Kids need to be able to cook. Or rather adults need to know how to cook and the best time to learn is when you are young. I married a truly lovely man who has a whopping 5 meals he’s good at. Five isn’t a terrible number but when, thanks to morning sickness, the mere idea of making food is too much, this previously pregnant mamma would have really appreciated her hubby knowing how to make a few more meals. My two sons are burgeoning chefs. If the ability to make lemon poppyseed muffins and a mean batch of homemade hummus makes one a chef. So, in an effort to send my boys forth in the world armed with more than the ability to make 5 meals, we are taking cooking classes together.
Well Seasoned in Langley offers a parent & child cooking class. This Fall our family took a class together: mom, dad, 6 year old & 8 year old. It was a blast! Together we made spaghetti & meatball soup (insanely delicious), crispy chicken tenders with mustard custard (tastiest tenders EVER), and an oatmeal cookie with marshmallow fluff (the cookie was even better than my go-to homemade chocolate chip cookies). Spending 2 hours of dedicated one-on-one time with our boys, while we learned some new skills, was an experience my husband and I won’t soon forget.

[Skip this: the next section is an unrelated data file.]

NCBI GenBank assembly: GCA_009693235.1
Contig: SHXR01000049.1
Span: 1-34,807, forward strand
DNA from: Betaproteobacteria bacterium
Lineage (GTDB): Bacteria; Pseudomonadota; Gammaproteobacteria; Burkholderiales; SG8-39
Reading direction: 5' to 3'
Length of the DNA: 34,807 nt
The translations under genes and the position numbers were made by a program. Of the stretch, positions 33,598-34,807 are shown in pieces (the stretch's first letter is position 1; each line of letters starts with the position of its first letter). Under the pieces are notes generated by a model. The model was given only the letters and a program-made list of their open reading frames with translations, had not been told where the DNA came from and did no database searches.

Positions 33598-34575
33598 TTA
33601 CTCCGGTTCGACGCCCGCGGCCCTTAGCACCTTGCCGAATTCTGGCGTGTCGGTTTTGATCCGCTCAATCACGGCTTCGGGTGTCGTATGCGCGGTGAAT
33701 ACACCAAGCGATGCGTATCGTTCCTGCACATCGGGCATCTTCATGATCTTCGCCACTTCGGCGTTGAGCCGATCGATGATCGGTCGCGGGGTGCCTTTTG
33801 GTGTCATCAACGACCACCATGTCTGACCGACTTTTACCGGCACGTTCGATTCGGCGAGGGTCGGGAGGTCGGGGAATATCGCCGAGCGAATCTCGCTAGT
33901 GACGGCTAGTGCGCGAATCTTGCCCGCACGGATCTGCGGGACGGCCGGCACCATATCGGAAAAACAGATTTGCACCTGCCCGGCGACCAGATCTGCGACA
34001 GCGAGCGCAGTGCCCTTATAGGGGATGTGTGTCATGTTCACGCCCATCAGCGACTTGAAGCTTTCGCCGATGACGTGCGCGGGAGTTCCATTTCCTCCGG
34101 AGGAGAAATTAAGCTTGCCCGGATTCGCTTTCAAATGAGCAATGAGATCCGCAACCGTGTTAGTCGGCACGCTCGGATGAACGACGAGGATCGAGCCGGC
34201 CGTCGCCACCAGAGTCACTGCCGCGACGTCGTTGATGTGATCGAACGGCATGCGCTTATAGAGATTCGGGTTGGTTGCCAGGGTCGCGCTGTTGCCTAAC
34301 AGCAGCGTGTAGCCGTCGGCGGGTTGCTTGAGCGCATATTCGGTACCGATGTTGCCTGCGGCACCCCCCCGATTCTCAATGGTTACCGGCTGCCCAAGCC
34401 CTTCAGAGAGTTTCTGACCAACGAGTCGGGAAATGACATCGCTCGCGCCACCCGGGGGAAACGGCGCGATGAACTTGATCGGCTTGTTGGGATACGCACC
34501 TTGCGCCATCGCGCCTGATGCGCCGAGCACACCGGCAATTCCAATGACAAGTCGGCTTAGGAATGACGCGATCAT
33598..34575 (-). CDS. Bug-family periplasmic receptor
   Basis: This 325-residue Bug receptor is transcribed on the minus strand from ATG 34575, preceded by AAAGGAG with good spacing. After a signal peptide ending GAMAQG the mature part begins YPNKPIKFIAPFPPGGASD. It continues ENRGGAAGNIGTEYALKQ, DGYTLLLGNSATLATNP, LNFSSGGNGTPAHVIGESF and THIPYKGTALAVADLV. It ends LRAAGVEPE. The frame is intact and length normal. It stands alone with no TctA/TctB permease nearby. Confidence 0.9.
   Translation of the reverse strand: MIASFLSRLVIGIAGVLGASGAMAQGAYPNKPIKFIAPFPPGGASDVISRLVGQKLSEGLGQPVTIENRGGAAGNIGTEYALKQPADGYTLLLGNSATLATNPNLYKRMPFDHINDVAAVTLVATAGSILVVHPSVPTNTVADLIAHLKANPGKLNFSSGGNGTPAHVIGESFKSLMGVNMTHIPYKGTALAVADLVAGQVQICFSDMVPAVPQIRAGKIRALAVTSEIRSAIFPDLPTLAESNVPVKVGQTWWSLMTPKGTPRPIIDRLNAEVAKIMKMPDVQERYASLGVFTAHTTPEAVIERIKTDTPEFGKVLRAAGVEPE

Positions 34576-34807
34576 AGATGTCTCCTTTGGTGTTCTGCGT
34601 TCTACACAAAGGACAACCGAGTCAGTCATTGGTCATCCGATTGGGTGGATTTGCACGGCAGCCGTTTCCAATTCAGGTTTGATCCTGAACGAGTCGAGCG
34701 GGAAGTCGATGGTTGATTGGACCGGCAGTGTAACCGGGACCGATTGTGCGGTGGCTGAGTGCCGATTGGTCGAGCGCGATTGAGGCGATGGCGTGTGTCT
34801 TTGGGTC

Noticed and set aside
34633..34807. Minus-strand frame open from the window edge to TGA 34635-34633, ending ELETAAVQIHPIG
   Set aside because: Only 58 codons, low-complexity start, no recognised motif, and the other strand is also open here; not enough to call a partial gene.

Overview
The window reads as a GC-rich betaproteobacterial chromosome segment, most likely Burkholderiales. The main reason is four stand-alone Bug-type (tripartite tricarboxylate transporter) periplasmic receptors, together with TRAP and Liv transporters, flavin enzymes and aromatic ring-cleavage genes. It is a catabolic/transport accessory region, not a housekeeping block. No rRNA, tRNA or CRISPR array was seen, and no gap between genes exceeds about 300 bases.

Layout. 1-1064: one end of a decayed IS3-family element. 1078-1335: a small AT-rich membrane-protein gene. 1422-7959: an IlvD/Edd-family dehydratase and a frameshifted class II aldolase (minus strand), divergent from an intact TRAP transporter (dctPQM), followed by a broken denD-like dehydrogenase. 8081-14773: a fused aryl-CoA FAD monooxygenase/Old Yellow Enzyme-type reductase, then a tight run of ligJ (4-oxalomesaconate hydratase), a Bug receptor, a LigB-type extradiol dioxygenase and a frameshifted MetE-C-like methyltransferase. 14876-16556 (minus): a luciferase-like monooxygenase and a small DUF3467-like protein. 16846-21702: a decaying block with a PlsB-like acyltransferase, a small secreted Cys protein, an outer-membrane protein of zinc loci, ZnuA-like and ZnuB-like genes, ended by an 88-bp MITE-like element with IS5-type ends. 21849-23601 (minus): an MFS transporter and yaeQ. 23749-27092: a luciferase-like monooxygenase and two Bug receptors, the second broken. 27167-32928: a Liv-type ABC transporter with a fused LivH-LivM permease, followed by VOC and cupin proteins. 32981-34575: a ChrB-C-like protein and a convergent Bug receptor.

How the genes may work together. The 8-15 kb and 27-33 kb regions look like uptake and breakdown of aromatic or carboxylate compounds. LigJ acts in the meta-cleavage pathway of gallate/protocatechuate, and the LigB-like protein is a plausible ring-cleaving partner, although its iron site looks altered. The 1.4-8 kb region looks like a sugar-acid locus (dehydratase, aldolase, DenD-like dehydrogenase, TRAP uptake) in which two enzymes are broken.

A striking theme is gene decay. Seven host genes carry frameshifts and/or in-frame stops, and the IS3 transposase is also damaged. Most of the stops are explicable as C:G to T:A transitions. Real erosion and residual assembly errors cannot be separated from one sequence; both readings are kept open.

Making meals – especially those school lunches – is sometimes a monotonous experience. However, we have to feed ourselves and why wouldn’t we want to eat fresh, tasty, healthy food instead of something you throw in the microwave? The only way kids are going to learn how to cook is if we teach them. Taking a class together made the act of teaching our boys how to cook easy. Cooking at home with the kids sees me flying around grabbing ingredients, glancing briefly at recipe-instructions, and wiping up spills, all while shrieking “stir slower”. To have the cooking-lesson happen outside of my kitchen, with all of the ingredients pulled & organized for us was the equivalent of staying in a 5-star hotel.
Our instructor for the parent & kid cooking class was Chef Carl Sawatsky. The chef did an excellent job of pacing the steps so every child was able to keep up, and made sure everyone was having a great time. We started our 2-hour class making meatballs. At first our kids weren’t enthused about working with raw meat but once they discovered that ice cream scoops were available to shape the meatballs they were on board. I love that the class has the kids being responsible for EVERYTHING. It is the kids who are intended to chop the onions, peel the carrots, dice the vegetables. While parents are there to ensure digits don’t get mangled, the kids are 100% hands-on. It was unnerving watch my 6 year old wield a massive knife but he was determined and confident. (It probably didn’t help that he and I have different dominant hands so every cut he made looked exceedingly dangerous to my left-handed brain).
After the meatballs were made, it was onto the soup. I learned a great way to make a bouquet garnis! Use a stick of celery and stuff all the herbs into the channel and tie the string around the whole package. It worked brilliantly! The tomato soup was the best I’ve ever had. Seriously! I’m sure it had nothing to do with the 1c of cream we added at the end. But seriously, I didn’t know my life was missing spaghetti and meatball soup, but it was! And I may have made the soup a few times since the class. It’s just so darned tasty.